Days after the NFL said it was ready to make history by welcoming its first openly gay player, a report indicates that one team in the league promoted an intolerant locker room culture that harassed a player to the brink of suicide.
Three Miami Dolphins players used "racial slurs and other racially derogatory language" as well as "homophobic name-calling and improper physical touching" to bully teammate Jonathan Martin as well as another player and an assistant trainer, both unnamed, according to independent investigator Ted Wells, who filed his report to the league on Friday.
The revelations come after prospect Michael Sam, a 2013 All-American, announced on Sunday that he is gay, putting him on course to be the first openly gay athlete in any of the major American team sports. Sam was voted by coaches as the top defensive player in the Southeastern Conference, college football's toughest league.
Wells' report provides an unflattering snapshot of a locker room culture where off-color remarks about sexual preference and race are commonplace. Even so, the harassment Martin and the others received startled even veteran NFL players.
"I've been in some bad locker rooms, but they weren't dysfunctional in that they were demeaning to people," said former NFL lineman Ed Cunningham, who played for Arizona and Seattle in the 1990s. "We had fights, but they were based on something that was done dirty on the playing field, or because someone thought they were going to get cut and were jealous. . . . To hear about that type of [Dolphins] locker room was shocking to me."
It is unclear what the NFL will do next, but sensitivity training is likely to be a point of emphasis at the league's annual rookie symposium, which is mandatory for every incoming draft class and covers a wide array of topical issues and concerns.
The league has a history with Roger Goodell as commissioner of moving to stamp out bad behavior. The New England Patriots were fined $750,000 and lost a first-round draft choice when caught videotaping an opposing team's signals. And the New Orleans Saints were hit with several suspensions — losing head Coach Sean Payton for an entire season — when an alleged pay-to-injure bonus system was revealed.
Earlier this week, the league reacted with plaudits to the news about Sam. "We admire Michael Sam's honesty and courage," the NFL said in a statement. "Michael is a football player. Any player with ability and determination can succeed in the NFL. We look forward to welcoming and supporting Michael Sam in 2014."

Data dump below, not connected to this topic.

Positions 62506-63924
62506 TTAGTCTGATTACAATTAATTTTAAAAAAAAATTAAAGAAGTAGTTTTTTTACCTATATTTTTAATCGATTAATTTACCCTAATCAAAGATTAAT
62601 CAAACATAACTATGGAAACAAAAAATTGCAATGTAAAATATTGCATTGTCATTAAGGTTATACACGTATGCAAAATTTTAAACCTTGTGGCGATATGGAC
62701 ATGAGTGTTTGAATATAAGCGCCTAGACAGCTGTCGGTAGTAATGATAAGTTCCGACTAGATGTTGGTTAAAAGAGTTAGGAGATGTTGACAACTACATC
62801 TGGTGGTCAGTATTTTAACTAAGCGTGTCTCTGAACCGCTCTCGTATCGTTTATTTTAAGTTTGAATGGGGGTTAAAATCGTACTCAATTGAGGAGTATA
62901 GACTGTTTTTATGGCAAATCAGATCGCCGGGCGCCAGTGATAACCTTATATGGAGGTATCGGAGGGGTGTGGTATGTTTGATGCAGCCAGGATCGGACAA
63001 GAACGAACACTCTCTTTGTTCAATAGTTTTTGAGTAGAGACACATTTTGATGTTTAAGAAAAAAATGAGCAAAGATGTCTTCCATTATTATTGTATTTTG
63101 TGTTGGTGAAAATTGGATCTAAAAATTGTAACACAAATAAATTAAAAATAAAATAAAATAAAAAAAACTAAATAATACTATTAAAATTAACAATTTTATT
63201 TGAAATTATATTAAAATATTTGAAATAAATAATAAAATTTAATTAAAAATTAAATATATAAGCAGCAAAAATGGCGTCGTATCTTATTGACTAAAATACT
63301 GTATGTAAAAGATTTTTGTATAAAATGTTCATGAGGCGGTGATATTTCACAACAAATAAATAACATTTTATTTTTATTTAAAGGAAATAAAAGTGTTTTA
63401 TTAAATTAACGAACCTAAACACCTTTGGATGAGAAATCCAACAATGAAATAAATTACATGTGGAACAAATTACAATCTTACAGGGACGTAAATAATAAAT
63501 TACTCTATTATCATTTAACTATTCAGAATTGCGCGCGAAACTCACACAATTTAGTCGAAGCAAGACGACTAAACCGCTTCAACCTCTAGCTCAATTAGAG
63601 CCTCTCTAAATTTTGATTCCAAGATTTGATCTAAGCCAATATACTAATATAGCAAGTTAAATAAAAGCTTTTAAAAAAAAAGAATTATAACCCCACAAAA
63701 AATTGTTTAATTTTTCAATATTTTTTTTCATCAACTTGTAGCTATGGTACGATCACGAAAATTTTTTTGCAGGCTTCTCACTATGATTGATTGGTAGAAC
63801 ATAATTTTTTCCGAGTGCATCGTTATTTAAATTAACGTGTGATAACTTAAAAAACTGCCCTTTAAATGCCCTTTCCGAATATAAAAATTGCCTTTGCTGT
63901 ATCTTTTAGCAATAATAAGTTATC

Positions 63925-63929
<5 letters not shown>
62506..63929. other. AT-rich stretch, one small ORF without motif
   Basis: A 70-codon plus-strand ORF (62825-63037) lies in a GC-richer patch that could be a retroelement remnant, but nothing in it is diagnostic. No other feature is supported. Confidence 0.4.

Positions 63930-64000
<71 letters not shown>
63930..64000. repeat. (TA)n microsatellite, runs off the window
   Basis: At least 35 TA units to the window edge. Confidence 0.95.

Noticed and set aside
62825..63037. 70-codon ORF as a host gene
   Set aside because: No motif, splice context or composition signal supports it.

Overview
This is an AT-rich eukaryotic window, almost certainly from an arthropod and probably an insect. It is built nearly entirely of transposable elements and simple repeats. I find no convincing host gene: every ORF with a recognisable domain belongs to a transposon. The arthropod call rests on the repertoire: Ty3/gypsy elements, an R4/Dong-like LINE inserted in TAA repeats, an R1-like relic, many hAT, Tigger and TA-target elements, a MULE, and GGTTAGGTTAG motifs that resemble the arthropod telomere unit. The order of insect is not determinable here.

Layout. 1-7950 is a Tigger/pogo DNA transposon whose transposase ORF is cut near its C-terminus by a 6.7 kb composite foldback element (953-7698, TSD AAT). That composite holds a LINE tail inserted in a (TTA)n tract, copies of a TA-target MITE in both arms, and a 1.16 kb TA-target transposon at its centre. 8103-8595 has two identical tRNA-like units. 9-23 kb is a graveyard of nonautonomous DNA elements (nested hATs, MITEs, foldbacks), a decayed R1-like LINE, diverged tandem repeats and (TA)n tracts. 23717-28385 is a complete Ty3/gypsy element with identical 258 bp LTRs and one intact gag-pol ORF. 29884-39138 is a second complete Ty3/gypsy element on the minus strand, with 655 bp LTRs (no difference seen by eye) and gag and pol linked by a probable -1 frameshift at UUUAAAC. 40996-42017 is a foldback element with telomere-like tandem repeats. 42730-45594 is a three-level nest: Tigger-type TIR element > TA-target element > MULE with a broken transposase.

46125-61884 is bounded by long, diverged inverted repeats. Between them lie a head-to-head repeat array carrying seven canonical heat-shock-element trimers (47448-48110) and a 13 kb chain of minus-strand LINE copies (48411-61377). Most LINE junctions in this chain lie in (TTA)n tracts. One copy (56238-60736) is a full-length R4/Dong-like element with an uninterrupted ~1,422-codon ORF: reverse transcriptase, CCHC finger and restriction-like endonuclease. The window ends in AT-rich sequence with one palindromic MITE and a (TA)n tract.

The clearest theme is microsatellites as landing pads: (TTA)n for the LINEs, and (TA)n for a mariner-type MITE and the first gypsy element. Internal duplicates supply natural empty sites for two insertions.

Details in Wells' 144-page report about Martin's experience in his two seasons as an NFL player indicate at least one team might not be so ready. The report says Martin was so distraught by the treatment of his Dolphins teammates — specifically fellow offensive linemen Richie Incognito, John Jerry and Mike Pouncey — that he twice contemplated suicide in 2013. He finally quit the team last fall, in the middle of the season.
In his report, Wells acknowledges the juxtaposition of the Martin and Sam situations. "With the recent announcement by Michael Sam . . . that he is gay, it is even more urgent that a tolerant atmosphere exist throughout the league," Wells wrote. "The frequent use of homophobic insults undermines this goal."
"Michael Sam coming into the league puts the NFL locker room under the microscope even more," Cunningham said. "The league needs to be very diligent in the actions that come out of this [Dolphins] report, make sure they're followed through, listen to the reaction of the fans and the public. The coincidence of the timing of this is very important to the NFL and how they're seen."
One labor expert said the NFL is facing an image crisis over its handling of concussions and health issues of retired players, the controversy surrounding the Redskins nickname, and the coarse culture of locker rooms — which have become more public as technology and TV have brought fans increasingly closer to what happens on and off the field.
"All of these things suggest that the game is insufficiently sensitive to both civility, good manners and fair treatment," said Stanford law professor William B. Gould, former chairman of the National Labor Relations Board. "This is something that's going to become increasingly important."
In independent written statements, the NFL, the NFL Players Assn. and the Dolphins said they intended to review the Wells report before commenting.
Martin, who played at Harvard-Westlake High and Stanford, hopes to return to the NFL next season, said his agent, Kenny Zuckerman, who added that Martin "is glad that this is behind him."
Incognito's lawyer, Mark Schamel, called the Wells report "replete with errors."